Let’s start with the basics. A URL, or Uniform Resource Locator, is the address that leads to a web page when typed into a web browser. It tells the user where they are on a site, and is often the first impression that users get of your site when they see it posted on social media platforms. Not only that, though-a structured and optimized URL is one of the many factors that go into determining PageRank for Google.
A structured URL should look something like this:
Everyone has been on websites where the URL is dynamically generated, and might look more like a complex math problem than an indication of where you are on the site.
To answer your question: URL structure is important for two reasons, which also happen to be the main pillars of SEO: PageRank and user experience.
There’s no way around it. Google’s PageRank score places weight on URL structure. This happens for two reasons–one, it helps Google’s bots to crawl your website easier. When the pages of your site are placed neatly inside these “folders” that are created with an organized URL structure, Google understands your website more and is able to add more context. Secondly, organizing and customizing your URLs allows you to add keywords into them, which is another ranking factor.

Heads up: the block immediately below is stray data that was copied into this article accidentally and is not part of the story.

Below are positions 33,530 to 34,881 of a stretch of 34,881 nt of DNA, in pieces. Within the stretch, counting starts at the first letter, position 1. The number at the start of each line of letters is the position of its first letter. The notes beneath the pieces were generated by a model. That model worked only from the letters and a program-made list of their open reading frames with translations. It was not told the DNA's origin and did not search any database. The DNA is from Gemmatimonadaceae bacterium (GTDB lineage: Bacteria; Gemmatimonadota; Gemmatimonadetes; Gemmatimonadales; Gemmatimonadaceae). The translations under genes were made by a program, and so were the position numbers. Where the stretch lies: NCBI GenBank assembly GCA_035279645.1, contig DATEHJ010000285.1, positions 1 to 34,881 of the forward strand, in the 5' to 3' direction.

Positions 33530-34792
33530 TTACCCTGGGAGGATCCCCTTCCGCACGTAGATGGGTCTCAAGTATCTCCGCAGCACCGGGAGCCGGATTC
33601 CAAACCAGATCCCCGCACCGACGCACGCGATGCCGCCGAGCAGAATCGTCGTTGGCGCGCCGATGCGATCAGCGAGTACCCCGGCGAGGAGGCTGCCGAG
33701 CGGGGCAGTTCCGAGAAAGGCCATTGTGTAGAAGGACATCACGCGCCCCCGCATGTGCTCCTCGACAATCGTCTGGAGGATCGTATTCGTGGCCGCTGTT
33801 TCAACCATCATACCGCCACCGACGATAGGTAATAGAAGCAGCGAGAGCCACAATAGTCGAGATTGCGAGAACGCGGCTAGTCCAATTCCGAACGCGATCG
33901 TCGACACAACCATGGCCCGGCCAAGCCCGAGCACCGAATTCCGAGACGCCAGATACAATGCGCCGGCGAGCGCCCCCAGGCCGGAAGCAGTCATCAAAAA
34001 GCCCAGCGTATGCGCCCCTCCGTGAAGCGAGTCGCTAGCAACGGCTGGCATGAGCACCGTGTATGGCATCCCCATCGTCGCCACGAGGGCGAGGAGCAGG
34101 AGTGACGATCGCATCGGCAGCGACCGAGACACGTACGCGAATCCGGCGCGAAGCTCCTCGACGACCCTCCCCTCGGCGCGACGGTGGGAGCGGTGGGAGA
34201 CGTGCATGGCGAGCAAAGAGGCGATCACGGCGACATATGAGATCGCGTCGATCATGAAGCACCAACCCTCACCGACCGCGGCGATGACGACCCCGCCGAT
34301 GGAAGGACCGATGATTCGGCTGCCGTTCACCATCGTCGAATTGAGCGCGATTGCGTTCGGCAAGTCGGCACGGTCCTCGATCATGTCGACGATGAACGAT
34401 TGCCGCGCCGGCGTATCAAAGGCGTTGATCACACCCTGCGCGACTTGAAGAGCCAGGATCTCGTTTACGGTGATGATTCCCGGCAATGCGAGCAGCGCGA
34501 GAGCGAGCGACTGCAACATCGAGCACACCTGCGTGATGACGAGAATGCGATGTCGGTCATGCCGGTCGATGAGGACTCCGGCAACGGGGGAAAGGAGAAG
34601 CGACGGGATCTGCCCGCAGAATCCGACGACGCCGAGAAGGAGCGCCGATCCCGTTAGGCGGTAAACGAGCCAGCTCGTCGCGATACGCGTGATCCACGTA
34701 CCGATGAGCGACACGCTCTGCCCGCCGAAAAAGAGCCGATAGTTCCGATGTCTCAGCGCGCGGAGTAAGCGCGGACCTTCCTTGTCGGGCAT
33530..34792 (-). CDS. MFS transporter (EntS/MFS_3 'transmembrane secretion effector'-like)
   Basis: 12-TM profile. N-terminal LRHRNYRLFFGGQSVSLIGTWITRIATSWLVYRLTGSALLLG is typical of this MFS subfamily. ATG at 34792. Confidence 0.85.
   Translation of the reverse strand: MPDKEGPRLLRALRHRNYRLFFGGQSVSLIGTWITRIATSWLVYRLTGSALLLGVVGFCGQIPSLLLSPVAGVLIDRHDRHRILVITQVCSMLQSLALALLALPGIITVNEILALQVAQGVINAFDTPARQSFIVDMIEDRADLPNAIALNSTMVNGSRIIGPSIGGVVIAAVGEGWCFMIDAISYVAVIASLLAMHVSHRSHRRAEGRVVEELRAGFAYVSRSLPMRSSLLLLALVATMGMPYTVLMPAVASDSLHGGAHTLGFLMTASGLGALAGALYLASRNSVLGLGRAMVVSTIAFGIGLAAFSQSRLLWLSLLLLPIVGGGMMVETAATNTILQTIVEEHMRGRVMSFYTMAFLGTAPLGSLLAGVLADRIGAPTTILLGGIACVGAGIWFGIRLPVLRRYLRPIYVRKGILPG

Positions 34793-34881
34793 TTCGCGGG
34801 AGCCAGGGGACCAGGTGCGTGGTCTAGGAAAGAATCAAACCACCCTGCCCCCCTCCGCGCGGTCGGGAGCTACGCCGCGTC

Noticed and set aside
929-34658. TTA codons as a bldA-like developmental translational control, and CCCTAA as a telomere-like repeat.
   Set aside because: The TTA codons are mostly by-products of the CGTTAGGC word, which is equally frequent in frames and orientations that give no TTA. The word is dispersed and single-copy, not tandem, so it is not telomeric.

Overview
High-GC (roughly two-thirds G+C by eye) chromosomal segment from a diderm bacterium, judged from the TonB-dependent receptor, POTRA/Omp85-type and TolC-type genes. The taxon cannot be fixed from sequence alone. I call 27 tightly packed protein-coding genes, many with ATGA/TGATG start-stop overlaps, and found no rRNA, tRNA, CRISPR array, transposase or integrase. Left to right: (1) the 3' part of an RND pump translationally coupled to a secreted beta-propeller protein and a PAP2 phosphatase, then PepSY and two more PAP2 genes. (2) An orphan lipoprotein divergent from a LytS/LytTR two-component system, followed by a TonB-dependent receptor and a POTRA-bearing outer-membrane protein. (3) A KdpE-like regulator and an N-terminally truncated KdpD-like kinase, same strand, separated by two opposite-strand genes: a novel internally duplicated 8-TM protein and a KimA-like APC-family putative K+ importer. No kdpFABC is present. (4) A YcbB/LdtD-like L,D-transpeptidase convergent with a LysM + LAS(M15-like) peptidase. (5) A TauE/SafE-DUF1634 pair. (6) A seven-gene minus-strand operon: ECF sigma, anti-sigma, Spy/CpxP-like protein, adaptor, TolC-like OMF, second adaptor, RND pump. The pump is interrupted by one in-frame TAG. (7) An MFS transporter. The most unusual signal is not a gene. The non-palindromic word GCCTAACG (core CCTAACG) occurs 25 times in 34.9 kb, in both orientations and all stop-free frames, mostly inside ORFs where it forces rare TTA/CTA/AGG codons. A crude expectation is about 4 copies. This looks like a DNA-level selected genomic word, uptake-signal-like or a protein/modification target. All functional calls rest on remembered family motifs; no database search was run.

Like any good piece of content, you don’t want to stuff keywords in where they don’t belong, however, URLs with appropriately placed keywords are more likely to rank for those keywords.
Any SEO professional worth their salt will tell you that as Google improves its algorithm on a daily basis, user experience is the number one driving factor behind a ranking page. All of the technical SEO and keyword research in the world won’t help your website rank if the content is useless to a user. The same goes for your URL structure. Dynamically generated URLs are hard to look at, and can be confusing for a user trying to figure out where they are on the site.
Additionally, many social media platforms display URLs that are shared in full. This means that many users who see your website for the first time are seeing the URL that leads to a page. Are you more likely to click on a URL that clearly lays out what the page is about, or a jumbled mess that hurts to look at?
The same logic applies to search engine results pages. While there are other indicators on Google to tell a user what a page is about, you’re only hurting yourself if the URL shown on the page doesn’t have a clear, easy to understand path.
It’s a time consuming process to restructure your site, but it’ll be well worth it to see the rankings shoot up. Contact our SEO team today to learn more about how we can optimize your site!